Damn it all to hell. Cal and Nahuel had gone through a dark portal after the shadow wolf and disappeared, a portal that had been sinkingly familiar. All other enemies that had been in the sept were dead. There were still the others that had broken into their territory who might have answers about the enemy, what he could have done to fell an elder. But she didn’t know if there would be time to chase these people down, if it would even be worth it before Barks at the Moon died.
This was their fault. They had been foolish to think they could lure this thing away, that it would go after them. After all, any good psychopath would go after the people they cared about, as well as sources of power far greater than they could provide. The Outsider had gone after this Caern before, encountered them enough times as well. If you knew anything about their pack, it was that they would drop everything to help and protect those they cared about. And how could this enemy not know about the Stormbringers, when he was effectively one of them? Her hand clenched tight at the hilt of her sword as the blood dripped onto the grass-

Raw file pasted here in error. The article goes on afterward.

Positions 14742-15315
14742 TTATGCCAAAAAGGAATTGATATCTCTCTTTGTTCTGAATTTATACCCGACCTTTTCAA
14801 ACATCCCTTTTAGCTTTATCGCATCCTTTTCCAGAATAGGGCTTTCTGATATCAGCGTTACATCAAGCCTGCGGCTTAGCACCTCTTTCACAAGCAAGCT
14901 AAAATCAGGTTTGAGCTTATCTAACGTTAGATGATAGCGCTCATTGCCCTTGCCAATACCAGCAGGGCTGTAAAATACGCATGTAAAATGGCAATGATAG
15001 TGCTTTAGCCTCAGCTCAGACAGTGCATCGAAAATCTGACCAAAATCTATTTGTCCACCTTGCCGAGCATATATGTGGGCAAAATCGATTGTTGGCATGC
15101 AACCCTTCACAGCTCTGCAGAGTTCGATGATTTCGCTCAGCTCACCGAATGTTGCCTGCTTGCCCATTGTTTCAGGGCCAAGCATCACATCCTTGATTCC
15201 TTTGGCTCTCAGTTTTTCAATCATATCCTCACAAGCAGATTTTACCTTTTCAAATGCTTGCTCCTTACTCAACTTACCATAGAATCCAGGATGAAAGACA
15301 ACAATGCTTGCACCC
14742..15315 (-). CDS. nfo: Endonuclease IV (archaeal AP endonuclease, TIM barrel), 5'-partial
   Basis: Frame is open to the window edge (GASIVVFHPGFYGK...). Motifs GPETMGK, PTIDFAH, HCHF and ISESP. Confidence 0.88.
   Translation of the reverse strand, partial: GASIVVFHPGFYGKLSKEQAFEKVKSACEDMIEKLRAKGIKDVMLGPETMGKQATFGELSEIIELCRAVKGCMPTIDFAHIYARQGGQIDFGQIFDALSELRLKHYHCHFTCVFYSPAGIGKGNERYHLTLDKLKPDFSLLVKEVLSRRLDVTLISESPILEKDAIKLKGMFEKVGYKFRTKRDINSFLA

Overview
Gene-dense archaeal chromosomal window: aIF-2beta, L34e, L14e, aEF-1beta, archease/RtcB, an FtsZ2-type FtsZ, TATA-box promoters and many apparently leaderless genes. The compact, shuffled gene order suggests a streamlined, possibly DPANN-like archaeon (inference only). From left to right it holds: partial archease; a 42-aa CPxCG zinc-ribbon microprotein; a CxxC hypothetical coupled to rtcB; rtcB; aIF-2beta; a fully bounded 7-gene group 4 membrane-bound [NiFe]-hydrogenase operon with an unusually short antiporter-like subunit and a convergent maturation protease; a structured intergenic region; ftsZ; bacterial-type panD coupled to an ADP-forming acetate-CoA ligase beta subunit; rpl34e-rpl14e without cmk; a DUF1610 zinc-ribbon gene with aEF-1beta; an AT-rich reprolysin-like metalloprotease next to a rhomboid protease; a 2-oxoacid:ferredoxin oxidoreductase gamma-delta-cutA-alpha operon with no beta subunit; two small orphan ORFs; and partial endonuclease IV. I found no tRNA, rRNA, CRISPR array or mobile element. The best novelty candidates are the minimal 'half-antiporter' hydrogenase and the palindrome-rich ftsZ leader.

She stared at the wall of the cave. It was scrawled with names, carved crudely into the stone. On this side it just looked a little messy; on the Umbral side it looked frantic, as if the names had been scratched over and over. They were all familiar names, names of people she knew and cared about. If anybody ever saw this, it wouldn’t take too long to make the connection between the names on the wall and her pack. After all, it was effectively a detailed inventory of their friends, their families, their loved ones, even people who were just acquaintances. It would be easy to assume that this was the work of somebody who knew their lives incredibly intimately. After all, it was.
Her hand wandered towards the hilt of her sword as she watched Annie study the names. Cal was standing stock still in the middle of the cave, staring at the wall. Nahuel was in the shadows somewhere, keeping a look out towards the cave entrance – not that it would do much good when their enemy could wander in and out via umbral portal. The hairs on the back of her neck were up and her fingers were twitchy, expecting an attack. They would only have a moment if she was correct, fleeting seconds as the portal opened before anything came through.